From what to expect out of the event and what to do at the event to who all are coming to the event and they would get to hear, it will include it all. Do it the way SYNAPSE does it. Also, take note of how they are trying to create a sense of urgency by displaying a countdown timer.
5. Include location, time and other critical details
No matter how central your event location is and how appropriately you have placed the time slot, not every attendee is going to be able to make it. To put it in other words, when you include the details regarding time and location, you make it easy for subscribers to decide whether they are in a position to attend it or not. Therefore, if you are organizing a physical event, make sure to include details like time, location, dress code, parking details, transport information, etc.
Also, if it’s a virtual event, include relevant details such as URLs, dial-in numbers, access codes, login details, etc. In addition, you can also go the extra mile and add a link to a calendar event.
A calendar event adds to your subscriber’s preferred calendar such as Google Calendar, Outlook etc. automatically. This, in turn, helps people remember the event date and increases their chances of attending it.
6. Include testimonials and reviews
From what to expect to where to come, sure you have given all the event details to your potential attendees. However, they are going to have some natural anxiety and anticipation regarding the event. It can arise from concerns such as is it worth their time, if it’s relevant for them, if it will deliver the value you promised etc. So, to reduce the anxiety and ambiguity surrounding your event, you can include reviews and testimonials from previous attendees. It will work wonders in reassuring your subscribers that your event is worth attending.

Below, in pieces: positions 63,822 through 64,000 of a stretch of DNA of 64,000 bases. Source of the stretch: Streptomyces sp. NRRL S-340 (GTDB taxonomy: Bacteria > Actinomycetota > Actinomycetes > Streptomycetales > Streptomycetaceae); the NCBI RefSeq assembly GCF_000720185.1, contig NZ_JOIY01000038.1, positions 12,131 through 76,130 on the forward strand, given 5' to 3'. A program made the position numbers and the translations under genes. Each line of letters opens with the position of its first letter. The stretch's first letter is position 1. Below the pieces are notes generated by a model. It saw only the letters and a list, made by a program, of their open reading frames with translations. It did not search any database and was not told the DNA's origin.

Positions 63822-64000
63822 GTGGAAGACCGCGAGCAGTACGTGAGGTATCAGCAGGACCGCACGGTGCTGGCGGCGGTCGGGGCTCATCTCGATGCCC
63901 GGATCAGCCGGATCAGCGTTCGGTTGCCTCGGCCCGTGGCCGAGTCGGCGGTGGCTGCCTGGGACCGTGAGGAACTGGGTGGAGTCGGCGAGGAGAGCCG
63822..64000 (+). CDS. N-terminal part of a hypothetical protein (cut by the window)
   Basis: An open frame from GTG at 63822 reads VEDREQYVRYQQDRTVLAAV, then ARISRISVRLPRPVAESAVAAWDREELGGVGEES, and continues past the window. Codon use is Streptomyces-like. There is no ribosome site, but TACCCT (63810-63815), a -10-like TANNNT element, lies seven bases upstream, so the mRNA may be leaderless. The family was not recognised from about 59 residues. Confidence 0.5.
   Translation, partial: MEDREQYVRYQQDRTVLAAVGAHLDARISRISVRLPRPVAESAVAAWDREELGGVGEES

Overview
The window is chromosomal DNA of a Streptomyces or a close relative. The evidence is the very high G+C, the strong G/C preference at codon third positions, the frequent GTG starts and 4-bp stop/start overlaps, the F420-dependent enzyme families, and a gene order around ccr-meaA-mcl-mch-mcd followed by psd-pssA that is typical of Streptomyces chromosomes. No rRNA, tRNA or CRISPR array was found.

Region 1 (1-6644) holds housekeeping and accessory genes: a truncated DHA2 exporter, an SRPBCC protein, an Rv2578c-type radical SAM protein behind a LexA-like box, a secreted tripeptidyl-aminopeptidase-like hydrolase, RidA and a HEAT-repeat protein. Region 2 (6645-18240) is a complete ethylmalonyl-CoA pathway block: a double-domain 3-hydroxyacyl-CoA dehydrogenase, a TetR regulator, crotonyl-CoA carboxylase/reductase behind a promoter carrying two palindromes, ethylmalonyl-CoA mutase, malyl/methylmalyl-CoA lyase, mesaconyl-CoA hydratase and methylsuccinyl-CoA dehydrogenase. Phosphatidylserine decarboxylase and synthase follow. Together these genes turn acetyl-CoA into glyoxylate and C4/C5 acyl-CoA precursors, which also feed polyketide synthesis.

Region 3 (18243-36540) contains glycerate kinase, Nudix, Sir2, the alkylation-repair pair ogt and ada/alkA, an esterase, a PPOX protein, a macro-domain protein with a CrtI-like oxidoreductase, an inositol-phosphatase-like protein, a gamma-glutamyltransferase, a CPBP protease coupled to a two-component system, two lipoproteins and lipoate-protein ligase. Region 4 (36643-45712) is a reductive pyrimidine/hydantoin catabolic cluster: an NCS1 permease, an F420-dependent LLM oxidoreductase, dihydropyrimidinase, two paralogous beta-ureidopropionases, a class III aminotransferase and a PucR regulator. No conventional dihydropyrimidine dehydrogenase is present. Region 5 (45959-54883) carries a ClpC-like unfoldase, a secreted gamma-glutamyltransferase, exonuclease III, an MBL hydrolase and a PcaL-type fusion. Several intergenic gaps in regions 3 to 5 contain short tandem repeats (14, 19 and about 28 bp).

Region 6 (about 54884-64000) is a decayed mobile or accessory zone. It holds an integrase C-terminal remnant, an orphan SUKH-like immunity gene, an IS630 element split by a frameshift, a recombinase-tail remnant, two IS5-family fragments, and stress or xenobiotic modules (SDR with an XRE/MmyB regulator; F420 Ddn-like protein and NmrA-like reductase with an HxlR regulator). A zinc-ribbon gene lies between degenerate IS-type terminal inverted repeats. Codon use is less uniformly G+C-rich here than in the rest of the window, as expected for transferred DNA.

7. Add a strong call to action
Once you are done with everything within your event email, the next step is to include a robust call to action. Remember, simply informing people about your event and hoping they will show up won’t do much. You need to go a step ahead and convince them to commit to your event. You can do so by including a prominent CTA and influencing them to buy tickets or register for the event. You can even incentivize them or offer an early bird discount to garner instant sign ups.
In conclusion, the event invitation email is one of the most significant ways to increase the footfall to your event. Therefore, the next time you create an event email, do include the above-mentioned elements into it. It would ensure that you get the best possible results from your invitation campaign. Further, when you have completely utilized these elements and are convinced that it has reached the right subscribers, make sure to follow up with a reminder email but, not a lot of them.
Kevin George is the head of Marketing at Email Uplers, which specializes in crafting responsive email templates, PSD to HTML email conversion and Mailchimp templates. He loves gadgets, bikes, jazz and eats and breathes email marketing. He enjoys sharing his insights and thoughts on email marketing best practices on his blog.